6. Hey folks - I haven't been on here in a while, but I've still been forging. Mostly made a bunch of knives for friends and family, but Thought I'd post my most recent project: a Bill Hook requested by the guy that is the live-in barn help at the barn where my lady boards her horse. I didn't know anybody used these anymore, and I am far more familiar with the adapted-to-a-medieval-weapon version of the Bill Hook. I found an old hand-forged example of one a friend had and used that as a pattern. Mine is made from 15N20, hidden tang, mild steel bolster plate/guard and handle is recycled oak household railing left over from a new one I installed a few months ago. I left it brut-de-forge for the most part, for looks and to help prevent rust because I know this tool will get used a lot (as intended). Handle treated with Dark Half from Real Milk Paint (part tung oil, part citrus solvent). Anyway, I am pretty proud of it and being that they are an uncommon tool, I thought I'd post it here for your enjoyment.
  7. Thanks, guys! Can't wait for it to arrive and start using it.
  8. I agree that S7 is way overkill for leather awls, but if you want S7 awls, more power to ya. I made a hot slit chisel out of a 3/4" S7 round. I air hardened by just setting it aside from critical temp. No fans or special airflow setup, just simple air cooling. I tempered it to bronze on the cutting edge and purple on the striking end. It has held up beautifully to a lot of use with no chipping and no deforming.
  9. My brother and I are 5 years apart (he the elder), but we have always been close. Even when we go months without talking because we live half a country apart and life gets in the way. We would do pretty much anything for one another.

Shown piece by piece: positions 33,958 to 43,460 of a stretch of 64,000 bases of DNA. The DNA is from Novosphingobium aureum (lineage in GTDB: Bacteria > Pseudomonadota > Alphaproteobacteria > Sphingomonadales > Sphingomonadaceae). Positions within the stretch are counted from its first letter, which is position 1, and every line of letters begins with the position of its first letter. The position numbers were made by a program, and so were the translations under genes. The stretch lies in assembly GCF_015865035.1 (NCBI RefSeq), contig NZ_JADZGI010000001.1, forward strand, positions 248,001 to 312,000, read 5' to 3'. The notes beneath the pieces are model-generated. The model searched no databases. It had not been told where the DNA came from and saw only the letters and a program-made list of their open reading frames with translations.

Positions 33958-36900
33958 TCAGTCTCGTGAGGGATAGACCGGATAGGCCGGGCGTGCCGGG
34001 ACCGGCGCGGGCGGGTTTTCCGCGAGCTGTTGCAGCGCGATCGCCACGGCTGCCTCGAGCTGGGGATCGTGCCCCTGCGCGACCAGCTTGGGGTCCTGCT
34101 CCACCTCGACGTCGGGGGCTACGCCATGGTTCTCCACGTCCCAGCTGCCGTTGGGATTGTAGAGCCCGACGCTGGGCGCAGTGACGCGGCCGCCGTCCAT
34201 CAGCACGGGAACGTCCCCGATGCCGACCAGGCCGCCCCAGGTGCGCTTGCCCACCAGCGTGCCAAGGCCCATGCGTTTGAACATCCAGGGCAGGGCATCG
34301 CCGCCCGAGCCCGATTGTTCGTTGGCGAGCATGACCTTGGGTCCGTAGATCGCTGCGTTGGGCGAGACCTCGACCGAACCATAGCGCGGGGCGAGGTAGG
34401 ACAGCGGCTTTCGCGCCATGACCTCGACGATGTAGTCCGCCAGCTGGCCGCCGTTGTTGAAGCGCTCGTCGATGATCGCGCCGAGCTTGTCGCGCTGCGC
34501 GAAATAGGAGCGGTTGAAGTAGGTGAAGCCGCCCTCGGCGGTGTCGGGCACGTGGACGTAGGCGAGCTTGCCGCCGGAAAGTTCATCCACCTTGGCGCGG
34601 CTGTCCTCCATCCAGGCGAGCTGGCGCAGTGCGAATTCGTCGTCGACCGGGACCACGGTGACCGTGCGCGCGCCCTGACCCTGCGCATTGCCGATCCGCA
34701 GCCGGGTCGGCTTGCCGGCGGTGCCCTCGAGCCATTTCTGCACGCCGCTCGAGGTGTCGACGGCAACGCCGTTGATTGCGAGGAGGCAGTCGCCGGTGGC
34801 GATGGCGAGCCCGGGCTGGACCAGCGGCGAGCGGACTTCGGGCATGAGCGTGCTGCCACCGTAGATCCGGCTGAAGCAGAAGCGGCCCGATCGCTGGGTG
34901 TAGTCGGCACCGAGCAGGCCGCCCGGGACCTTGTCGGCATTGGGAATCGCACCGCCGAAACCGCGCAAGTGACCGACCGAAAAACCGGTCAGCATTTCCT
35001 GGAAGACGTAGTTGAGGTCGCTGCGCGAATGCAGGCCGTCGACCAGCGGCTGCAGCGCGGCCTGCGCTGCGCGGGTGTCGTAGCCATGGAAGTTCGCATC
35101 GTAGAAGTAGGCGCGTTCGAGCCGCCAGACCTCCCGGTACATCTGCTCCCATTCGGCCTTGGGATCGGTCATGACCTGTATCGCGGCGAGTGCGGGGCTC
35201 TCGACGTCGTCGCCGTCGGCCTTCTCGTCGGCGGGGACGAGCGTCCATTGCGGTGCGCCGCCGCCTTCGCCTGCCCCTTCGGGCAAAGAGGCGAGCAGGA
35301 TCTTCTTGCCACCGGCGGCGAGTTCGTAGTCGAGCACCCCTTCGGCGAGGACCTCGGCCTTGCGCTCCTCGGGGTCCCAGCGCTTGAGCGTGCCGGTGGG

10. Well I was going to try the electrolysis method, but apparently my brother, who is readying the anvil for transport to me, took it upon himself to (carefully) remove the majority of the rust with a wire wheel. Then he applied a wax/oil mix to seal and protect it. I think it looks fantabulous! Can't wait to hit something on it!
  11. Isn't it technically a proximal taper if it is on the tang? (not sharp-shooting you, genuinely asking to make sure I am not misunderstanding terminology). Nice knife, OP. I really like the handle shape. I am putting the finishing touches on my first integral bolster knife - it presents a whole new set of challenges.
  12. Thomas: Mainly for normalization before cold work, but I have started dabbling with raising, which seems to work better with some heat. So far it's just practice exercises with raising, not actually making anything. I've used everything from MAP torches to a large burner for boiling homebrew kettles (80k-130k BTU) for heating a larger area.
  13. True, but similar could be said of steel (maybe 1300 years?). I'm okay with only going back 1000 years ;-) In all reality I would almost prefer charcoal for cleanliness, but coal is easier and cheaper to source, IMHO. That said, I have never worked with charcoal, so my opinion is speculative. For that matter, I have never worked with a gas forge either (only gas burners to heat armor pieces, no actual forging done on gas).
  14. Heck, at that price, I'd go pick up another piece and bed it in another stump on its side right next to the other one. No flipping needed!